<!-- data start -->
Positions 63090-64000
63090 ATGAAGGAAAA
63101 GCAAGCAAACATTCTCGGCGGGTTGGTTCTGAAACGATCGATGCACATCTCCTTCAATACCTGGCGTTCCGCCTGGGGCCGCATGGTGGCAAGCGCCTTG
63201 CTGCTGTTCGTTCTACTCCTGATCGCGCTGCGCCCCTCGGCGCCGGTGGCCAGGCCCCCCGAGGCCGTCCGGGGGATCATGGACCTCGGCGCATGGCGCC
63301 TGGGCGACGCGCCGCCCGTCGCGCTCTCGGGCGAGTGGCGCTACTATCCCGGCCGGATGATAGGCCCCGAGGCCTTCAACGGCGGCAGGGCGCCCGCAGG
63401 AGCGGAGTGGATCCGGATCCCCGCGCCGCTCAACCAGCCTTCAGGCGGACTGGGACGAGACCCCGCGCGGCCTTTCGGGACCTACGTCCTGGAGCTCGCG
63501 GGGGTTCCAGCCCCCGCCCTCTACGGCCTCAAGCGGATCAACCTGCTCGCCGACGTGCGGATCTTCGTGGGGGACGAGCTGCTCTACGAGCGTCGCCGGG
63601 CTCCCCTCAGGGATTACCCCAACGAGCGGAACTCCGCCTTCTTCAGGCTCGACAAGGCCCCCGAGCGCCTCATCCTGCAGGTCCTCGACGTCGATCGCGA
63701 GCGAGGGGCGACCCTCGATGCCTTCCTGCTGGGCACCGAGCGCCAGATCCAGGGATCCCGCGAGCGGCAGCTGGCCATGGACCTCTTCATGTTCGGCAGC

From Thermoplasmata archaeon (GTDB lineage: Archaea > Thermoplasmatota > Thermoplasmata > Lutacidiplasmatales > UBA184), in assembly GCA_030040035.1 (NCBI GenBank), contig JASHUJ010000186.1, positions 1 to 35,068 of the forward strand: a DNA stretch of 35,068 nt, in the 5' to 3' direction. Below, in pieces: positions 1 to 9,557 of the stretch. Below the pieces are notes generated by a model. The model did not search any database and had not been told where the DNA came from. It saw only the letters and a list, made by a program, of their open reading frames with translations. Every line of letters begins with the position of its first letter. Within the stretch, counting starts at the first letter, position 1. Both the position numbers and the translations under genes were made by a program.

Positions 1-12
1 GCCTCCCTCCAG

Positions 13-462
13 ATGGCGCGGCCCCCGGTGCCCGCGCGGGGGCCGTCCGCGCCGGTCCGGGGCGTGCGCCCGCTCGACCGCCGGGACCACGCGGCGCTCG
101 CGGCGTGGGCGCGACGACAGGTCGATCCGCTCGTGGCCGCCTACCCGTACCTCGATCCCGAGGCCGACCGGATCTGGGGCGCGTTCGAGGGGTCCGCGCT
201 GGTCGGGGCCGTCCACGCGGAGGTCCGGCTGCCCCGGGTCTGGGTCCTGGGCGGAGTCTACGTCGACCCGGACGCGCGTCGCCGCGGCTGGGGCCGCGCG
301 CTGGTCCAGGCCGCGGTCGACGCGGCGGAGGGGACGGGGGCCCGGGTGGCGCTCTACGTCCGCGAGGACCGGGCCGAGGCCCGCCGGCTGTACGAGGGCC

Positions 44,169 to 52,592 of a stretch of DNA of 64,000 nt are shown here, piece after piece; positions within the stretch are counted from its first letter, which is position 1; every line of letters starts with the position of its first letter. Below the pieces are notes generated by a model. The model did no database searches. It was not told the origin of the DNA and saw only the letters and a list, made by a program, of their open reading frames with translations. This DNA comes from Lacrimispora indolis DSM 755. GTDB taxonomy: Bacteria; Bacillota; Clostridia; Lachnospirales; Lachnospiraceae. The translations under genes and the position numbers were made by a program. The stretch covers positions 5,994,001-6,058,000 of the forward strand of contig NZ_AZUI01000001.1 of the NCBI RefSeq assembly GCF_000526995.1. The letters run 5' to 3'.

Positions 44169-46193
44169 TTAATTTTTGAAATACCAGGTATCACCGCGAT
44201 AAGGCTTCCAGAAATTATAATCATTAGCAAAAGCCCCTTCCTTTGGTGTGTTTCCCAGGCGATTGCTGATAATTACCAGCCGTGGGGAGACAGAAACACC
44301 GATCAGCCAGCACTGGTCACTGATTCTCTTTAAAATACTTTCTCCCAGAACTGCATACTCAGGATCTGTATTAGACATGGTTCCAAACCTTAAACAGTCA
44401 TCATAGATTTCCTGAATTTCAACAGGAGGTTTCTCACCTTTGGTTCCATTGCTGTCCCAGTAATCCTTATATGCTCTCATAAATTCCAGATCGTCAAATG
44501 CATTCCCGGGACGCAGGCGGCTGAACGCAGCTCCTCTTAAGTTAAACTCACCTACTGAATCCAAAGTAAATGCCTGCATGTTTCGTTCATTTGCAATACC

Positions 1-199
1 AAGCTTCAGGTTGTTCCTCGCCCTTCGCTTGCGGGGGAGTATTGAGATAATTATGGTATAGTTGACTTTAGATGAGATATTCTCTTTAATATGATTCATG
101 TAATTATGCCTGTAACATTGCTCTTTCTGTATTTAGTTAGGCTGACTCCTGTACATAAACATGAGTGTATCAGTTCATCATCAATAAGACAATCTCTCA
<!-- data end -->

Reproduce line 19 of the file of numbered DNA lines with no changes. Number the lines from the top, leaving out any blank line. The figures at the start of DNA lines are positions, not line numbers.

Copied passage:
Positions 44169-46193